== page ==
Tshwarelo Hosia: In Botswana, Is History As a Discipline Dying a Natural Death?





History as a discipline is dying. Having been associated with the teaching of History for over a decade, I feel am better placed to write its obituary. As a discipline History is slowly being relegated into the background and fast drifting into oblivion. If current trends in our high schools are anything to go by the subject has no future in the school curriculum.

The state in which the subject finds itself in is not helped by, the fact that history is not a core. It is an option and its continued existence in the school curriculum depends on 'market forces'. The future of the subject lies in the ability of teachers of History to sell their 'product' to the learners. The place of the subject in the curriculum is not guaranteed. Bad news, I guess, for the likes of me who eke out a living through teaching History. In the face of the imminent demise of the subject, the prospect of waking up one morning and finding oneself jobless is looming. The sooner one furthers his education and diversifies sources of livelihood the better.

Currently History is receiving a cold reception from the learners. As an option, it is the least popular and least subscribed subject in almost all the schools. The modem and 'sophisticated' student describes History in all sorts of derogatory and demeaning terms. With the current crop of students only the present and the future matter. History is seen as an archaic, ancient and irrelevant study unconnected with moderm day realities and circumstances. This is an era of fast life and the moderm student, is forward -looking. The young generation does not have time and energy to invest in antiquities (the past). The subject is snubbed and shunned. This thing called fate works. Who would have thought that a subject that was once the darling of many students not so long ago, could experience this sudden change of fortunes? Amazing.

Consider this. Just over two decades ago, while I was at high school, History enjoyed a massive appeal. It was the most popular and the most sought after form of education. I see the old generation and my contemporaries agreeing with me on this one. I mean the subject was a must for every child and I think even parents yearned to see their children graduating as historians.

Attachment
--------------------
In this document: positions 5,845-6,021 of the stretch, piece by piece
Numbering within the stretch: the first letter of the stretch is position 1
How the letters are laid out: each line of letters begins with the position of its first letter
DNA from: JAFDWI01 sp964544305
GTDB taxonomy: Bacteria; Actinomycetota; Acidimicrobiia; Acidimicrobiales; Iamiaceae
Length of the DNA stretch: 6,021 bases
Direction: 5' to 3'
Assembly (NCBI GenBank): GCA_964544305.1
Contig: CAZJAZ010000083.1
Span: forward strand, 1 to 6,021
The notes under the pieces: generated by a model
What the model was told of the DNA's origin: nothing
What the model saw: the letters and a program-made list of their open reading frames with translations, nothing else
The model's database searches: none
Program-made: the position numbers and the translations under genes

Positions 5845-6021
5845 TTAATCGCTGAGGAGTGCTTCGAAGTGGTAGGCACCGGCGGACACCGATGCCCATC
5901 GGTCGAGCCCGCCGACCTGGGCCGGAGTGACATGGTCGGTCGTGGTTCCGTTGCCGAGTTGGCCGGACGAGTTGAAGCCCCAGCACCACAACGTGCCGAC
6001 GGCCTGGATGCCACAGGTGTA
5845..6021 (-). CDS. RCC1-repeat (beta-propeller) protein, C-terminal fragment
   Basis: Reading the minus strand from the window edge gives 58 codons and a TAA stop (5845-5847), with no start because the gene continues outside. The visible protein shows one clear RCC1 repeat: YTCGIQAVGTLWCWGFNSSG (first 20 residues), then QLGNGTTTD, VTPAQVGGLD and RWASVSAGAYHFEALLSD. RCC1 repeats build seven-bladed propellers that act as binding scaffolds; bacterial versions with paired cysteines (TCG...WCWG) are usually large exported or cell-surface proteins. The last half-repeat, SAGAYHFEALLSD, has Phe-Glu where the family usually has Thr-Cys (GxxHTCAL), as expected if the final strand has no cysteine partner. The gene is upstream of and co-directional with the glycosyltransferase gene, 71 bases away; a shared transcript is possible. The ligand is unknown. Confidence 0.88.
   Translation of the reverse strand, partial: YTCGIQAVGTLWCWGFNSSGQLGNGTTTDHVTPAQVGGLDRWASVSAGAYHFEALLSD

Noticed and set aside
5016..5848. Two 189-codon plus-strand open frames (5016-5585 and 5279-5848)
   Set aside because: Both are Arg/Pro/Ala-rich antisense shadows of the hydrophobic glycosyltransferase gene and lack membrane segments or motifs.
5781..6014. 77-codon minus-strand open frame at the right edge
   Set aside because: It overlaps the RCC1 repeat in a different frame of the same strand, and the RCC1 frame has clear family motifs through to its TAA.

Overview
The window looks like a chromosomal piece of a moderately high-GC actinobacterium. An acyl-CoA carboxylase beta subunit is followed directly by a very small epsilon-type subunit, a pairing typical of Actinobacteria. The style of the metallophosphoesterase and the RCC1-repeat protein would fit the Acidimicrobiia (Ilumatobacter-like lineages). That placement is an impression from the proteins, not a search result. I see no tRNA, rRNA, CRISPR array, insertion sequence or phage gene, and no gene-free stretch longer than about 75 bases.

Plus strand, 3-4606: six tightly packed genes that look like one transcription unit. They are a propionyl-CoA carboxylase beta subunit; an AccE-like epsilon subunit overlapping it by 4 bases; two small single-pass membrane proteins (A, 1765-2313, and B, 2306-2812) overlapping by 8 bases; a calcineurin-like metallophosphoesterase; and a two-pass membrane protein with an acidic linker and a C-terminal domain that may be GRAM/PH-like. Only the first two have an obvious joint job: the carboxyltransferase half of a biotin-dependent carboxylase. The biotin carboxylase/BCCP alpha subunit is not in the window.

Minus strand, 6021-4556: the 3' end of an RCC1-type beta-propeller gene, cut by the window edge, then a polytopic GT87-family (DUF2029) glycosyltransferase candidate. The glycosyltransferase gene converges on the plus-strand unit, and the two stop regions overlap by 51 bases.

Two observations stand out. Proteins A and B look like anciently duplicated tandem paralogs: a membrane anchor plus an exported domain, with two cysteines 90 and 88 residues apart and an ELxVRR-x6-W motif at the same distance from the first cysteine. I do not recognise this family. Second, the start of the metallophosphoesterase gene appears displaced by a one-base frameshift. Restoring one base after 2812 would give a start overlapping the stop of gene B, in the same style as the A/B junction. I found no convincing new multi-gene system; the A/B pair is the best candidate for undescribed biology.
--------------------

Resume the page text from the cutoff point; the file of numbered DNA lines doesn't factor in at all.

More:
You know, one who had undergone history education was believed to be destined for greater things in life, bound to be a shaker and mover of the world, the sky was the limit. History was ranked second after law. In fact it was a stepping stone to a career in the legal profession. History was deemed to be the finest form of education befitting future royals, kings, and statesmen. Small wonder Sir Seretse Khama and Kenneth Koma had to study History. Those who were destined to rule were expected to possess charisma and refined public speaking skills. History equipped its recipients with such necessary skills.

Then History was a likeable subject. This was partly due to the intimate relationship between History and English language. By its very nature, History has a rich language. Students of history were deemed to be the best speakers of the Queen's language. Many people believed in the power of language. Speaking English language with a high degree of perfection was a trademark of Historians. Mastery of English was everything it elevated one's social status, respectability and prestige....

The old generation of History teachers had a reputation of producing good results. Then History was synonymous with excellence. Sadly the good old days are gone.

History no longer commands the respect it had. Is it because the new generation of teachers is failing to live to expectations?

The issue will be addressed in subsequent articles. The next installment of the article will focus on why the subject has lost appeal and whether there is a chance of regaining its past glory.




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